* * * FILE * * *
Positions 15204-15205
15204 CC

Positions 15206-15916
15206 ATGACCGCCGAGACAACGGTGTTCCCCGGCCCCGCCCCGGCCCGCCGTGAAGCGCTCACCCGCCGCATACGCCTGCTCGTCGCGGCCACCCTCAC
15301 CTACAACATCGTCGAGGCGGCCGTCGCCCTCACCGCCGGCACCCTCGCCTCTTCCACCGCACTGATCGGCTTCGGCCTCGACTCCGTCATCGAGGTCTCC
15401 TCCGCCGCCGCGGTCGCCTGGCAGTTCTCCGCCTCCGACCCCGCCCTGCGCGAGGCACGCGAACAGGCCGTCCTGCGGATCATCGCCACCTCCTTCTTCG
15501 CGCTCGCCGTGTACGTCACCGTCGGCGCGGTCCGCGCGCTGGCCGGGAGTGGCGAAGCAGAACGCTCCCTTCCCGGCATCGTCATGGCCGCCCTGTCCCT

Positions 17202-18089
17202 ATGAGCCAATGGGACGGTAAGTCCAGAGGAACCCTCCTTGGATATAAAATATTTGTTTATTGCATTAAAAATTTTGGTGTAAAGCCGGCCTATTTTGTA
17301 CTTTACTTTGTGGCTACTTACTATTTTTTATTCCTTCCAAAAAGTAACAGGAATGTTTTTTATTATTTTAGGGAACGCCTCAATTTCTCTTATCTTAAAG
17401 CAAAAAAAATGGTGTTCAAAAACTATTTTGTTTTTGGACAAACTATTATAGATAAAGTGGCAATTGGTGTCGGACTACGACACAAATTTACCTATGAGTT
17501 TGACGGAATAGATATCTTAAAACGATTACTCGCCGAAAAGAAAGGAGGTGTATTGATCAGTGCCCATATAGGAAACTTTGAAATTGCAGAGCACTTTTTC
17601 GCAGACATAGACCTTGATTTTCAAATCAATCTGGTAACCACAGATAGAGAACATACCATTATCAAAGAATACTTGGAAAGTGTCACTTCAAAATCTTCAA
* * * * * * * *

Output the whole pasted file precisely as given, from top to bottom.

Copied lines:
Positions 15204-15205
15204 CC

Positions 15206-15916
15206 ATGACCGCCGAGACAACGGTGTTCCCCGGCCCCGCCCCGGCCCGCCGTGAAGCGCTCACCCGCCGCATACGCCTGCTCGTCGCGGCCACCCTCAC
15301 CTACAACATCGTCGAGGCGGCCGTCGCCCTCACCGCCGGCACCCTCGCCTCTTCCACCGCACTGATCGGCTTCGGCCTCGACTCCGTCATCGAGGTCTCC
15401 TCCGCCGCCGCGGTCGCCTGGCAGTTCTCCGCCTCCGACCCCGCCCTGCGCGAGGCACGCGAACAGGCCGTCCTGCGGATCATCGCCACCTCCTTCTTCG
15501 CGCTCGCCGTGTACGTCACCGTCGGCGCGGTCCGCGCGCTGGCCGGGAGTGGCGAAGCAGAACGCTCCCTTCCCGGCATCGTCATGGCCGCCCTGTCCCT

Positions 17202-18089
17202 ATGAGCCAATGGGACGGTAAGTCCAGAGGAACCCTCCTTGGATATAAAATATTTGTTTATTGCATTAAAAATTTTGGTGTAAAGCCGGCCTATTTTGTA
17301 CTTTACTTTGTGGCTACTTACTATTTTTTATTCCTTCCAAAAAGTAACAGGAATGTTTTTTATTATTTTAGGGAACGCCTCAATTTCTCTTATCTTAAAG
17401 CAAAAAAAATGGTGTTCAAAAACTATTTTGTTTTTGGACAAACTATTATAGATAAAGTGGCAATTGGTGTCGGACTACGACACAAATTTACCTATGAGTT
17501 TGACGGAATAGATATCTTAAAACGATTACTCGCCGAAAAGAAAGGAGGTGTATTGATCAGTGCCCATATAGGAAACTTTGAAATTGCAGAGCACTTTTTC
17601 GCAGACATAGACCTTGATTTTCAAATCAATCTGGTAACCACAGATAGAGAACATACCATTATCAAAGAATACTTGGAAAGTGTCACTTCAAAATCTTCAA